In an interview with Interpress News, EU Ambassador to Pawel Herczynski spoke about some of the most pressing issues facing Georgia and called for greater inclusiveness and cooperation among political actors.
On EC’s Recent Assessment of Alignment of Georgia with EU Acquis
Assessing the process of Georgia’s integration into the European Union, Ambassador Herczynski talked about the European Commission’s recently published report on the conformity of Georgian legislation with that of the EU’s, noting that the outcome is “very positive, assessing the readiness of the Georgian administration to assume the responsibilities of EU membership.”
He also added that the process is ongoing and that in some of those areas, the state of preparedness is more advanced than in other areas. He noted that “in some areas, progress still needs to be made.”
He also expressed the readiness of the EU side to continue assisting Georgia in preparation for the membership, while also noting: “this assessment was the technical assessment of the state of preparation of Georgia’s administration for the requirements of the membership. This assessment did not include the 12 priorities, this is in front of us.”
On 12 EU Recommendations
The Ambassador encouraged both the government and the opposition “to work together in order to make as much progress on 12 priorities as possible”. He noted that the process requires inclusiveness on the part of government and constructive approach on part of the opposition. He noted that EU has stressed with the opposition to stay in the Parliament and stay engaged.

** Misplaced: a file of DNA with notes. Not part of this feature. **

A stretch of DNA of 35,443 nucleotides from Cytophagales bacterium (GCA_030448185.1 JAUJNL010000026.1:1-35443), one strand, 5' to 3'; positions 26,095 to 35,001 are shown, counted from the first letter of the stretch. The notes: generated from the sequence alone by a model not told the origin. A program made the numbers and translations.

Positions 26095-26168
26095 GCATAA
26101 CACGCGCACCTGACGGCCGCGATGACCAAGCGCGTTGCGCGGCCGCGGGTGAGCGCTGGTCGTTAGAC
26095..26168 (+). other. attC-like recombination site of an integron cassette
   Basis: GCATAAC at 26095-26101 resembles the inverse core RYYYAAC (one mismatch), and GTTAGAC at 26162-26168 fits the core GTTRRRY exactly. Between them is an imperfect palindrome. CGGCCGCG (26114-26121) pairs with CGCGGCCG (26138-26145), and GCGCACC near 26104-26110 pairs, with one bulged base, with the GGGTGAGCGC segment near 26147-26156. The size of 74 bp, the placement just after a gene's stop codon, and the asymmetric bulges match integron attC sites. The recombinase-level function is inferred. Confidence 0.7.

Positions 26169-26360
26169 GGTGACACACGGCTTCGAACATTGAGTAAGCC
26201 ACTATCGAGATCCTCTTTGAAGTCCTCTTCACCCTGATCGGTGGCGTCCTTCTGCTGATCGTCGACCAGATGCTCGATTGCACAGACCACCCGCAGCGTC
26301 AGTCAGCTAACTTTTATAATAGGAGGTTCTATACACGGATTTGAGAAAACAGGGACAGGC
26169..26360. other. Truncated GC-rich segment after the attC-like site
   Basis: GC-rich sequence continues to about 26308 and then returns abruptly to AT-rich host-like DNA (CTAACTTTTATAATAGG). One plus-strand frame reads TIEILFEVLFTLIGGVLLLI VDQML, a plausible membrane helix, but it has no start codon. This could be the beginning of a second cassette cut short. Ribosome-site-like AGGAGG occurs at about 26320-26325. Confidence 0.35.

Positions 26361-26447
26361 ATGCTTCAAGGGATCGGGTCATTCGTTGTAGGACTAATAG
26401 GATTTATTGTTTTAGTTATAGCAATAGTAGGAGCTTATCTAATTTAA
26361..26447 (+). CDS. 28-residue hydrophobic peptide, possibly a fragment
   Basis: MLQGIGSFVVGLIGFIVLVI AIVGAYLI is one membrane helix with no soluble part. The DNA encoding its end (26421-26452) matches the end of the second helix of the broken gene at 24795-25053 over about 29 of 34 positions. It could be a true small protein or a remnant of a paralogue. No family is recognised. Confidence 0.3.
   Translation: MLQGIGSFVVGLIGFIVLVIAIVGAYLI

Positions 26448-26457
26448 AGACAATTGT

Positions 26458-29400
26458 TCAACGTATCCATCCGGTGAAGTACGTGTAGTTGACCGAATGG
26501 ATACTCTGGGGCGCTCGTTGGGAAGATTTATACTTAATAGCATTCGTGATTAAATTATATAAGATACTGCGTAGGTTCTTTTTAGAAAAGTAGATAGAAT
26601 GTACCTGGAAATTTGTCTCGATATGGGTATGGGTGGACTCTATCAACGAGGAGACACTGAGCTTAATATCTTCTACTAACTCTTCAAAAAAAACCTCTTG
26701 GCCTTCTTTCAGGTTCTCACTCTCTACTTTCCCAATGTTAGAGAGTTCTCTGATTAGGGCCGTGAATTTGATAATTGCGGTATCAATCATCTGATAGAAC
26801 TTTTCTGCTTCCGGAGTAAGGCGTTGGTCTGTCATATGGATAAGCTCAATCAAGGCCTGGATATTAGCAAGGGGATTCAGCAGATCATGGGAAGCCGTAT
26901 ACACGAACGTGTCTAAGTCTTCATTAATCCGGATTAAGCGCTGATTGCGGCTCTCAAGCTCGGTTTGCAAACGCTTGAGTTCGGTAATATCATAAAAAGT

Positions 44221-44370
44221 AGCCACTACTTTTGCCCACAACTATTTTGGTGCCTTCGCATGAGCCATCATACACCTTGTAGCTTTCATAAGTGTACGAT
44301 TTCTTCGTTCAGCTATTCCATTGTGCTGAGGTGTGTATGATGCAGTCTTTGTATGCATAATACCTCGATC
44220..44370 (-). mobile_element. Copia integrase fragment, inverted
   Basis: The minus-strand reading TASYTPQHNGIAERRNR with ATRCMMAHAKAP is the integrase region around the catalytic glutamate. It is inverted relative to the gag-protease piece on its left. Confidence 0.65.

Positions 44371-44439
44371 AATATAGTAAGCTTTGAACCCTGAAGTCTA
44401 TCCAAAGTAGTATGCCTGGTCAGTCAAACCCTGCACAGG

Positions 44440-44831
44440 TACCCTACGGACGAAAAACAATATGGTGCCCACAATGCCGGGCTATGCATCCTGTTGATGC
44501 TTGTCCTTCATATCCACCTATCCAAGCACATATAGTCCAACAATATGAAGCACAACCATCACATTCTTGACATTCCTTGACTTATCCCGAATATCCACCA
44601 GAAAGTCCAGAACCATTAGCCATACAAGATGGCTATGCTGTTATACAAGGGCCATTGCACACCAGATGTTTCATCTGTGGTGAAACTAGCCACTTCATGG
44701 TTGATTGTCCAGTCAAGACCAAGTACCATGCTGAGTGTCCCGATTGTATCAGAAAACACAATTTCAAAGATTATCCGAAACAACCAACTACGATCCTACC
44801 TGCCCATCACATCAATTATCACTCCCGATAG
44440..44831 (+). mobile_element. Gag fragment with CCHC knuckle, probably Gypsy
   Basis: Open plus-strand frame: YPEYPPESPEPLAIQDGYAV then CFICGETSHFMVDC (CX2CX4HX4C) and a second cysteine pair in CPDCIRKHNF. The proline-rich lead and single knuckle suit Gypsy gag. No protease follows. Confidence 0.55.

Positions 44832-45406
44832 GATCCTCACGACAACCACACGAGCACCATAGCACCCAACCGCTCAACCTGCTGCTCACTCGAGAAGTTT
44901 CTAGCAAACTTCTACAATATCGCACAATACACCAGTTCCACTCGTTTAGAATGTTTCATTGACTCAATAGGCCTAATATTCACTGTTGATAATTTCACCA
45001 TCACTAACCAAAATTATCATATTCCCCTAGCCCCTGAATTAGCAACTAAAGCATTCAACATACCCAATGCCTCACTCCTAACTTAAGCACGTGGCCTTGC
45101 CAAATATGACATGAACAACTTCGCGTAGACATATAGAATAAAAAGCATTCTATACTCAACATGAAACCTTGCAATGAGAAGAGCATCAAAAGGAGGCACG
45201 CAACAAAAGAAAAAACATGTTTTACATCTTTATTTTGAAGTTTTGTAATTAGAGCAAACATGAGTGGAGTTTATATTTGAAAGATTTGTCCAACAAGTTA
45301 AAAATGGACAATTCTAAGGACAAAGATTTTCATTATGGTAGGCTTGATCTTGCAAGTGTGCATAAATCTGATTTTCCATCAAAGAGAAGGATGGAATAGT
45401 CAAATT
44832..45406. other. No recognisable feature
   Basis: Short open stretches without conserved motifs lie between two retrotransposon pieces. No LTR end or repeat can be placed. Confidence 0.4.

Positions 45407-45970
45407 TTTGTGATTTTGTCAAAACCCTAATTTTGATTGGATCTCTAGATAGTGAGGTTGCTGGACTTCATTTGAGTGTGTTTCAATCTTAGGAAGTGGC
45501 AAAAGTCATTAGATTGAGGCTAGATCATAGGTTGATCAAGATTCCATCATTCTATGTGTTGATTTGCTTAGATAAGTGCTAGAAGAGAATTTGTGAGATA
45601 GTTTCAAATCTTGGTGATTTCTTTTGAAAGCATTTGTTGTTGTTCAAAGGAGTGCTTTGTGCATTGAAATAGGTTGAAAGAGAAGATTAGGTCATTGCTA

He also said that the assessment will be reflected in the report published in the middle of October and will be done in a very inclusive and transparent way: “we will approach the government for their input, we will consult other stakeholders, we will reach out to civil society”.
On whether the candidate status is going to be a political or “technical” decision
The Ambassador explained the process, including drafting of an opinion on the state of implementation of 12 priorities, noting that “Georgia government will be invited to present its own opinion”.
This, according to Amb. Herczynski will be a merit-based, very unpolitical report. Then, a few weeks later at the level of EU Heads of State, will meet and assess the progress made by Georgia. This assessment, will be made, first and foremost, based on “the report that will be presented by the European Commission in October.” Then, stressed Ambassador, it will be up to the Heads for State of 27 EU members states to unanimously decide “on the future steps when it comes to Georgia’s wish to become a member of the European Union.”
On the link between Saakashvili case and Georgia’s EU candidate’s status
Ambassador noted that: “nothing is decided, and nothing is inevitable.” He reiterated that the decision will be made based on the October report by EC. He also added:” But for sure, member states will also assess overall progress of Georgia, when it comes to approximation with European Union standards and values. And we are talking about the rule of law. We are talking about justice, we are talking about vibrant civil society, we are talking about freedom of media, all these issues will be taken into account by 27 member states.”